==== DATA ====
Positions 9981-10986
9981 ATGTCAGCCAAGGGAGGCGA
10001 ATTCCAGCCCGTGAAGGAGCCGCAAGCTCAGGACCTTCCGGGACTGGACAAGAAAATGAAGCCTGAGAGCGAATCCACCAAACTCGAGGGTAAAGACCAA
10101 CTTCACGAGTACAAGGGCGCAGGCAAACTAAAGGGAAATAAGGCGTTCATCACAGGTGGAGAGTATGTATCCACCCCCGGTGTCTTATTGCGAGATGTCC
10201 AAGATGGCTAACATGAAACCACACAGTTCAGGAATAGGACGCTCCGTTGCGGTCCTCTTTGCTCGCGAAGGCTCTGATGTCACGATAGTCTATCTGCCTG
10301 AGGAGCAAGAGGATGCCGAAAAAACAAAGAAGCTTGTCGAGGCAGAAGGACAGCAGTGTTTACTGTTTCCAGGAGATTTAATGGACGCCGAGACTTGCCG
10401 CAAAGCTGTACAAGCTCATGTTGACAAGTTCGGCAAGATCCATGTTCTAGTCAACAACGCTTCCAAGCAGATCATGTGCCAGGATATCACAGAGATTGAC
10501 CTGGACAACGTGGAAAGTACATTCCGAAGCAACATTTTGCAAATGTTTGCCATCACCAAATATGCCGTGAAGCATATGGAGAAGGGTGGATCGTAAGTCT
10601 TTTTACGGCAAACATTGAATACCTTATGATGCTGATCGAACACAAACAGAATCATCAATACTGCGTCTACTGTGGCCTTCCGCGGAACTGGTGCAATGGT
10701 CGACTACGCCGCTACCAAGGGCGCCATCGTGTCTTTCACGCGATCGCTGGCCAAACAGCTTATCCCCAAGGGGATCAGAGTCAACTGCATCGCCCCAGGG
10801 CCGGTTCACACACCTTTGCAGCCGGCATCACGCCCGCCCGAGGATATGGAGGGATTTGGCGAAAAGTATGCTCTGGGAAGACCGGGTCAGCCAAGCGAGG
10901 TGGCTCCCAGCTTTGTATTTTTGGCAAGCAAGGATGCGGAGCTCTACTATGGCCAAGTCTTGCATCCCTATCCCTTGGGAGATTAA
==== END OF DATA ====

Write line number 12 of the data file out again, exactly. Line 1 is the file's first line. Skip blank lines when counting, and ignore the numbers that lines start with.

10901 TGGCTCCCAGCTTTGTATTTTTGGCAAGCAAGGATGCGGAGCTCTACTATGGCCAAGTCTTGCATCCCTATCCCTTGGGAGATTAA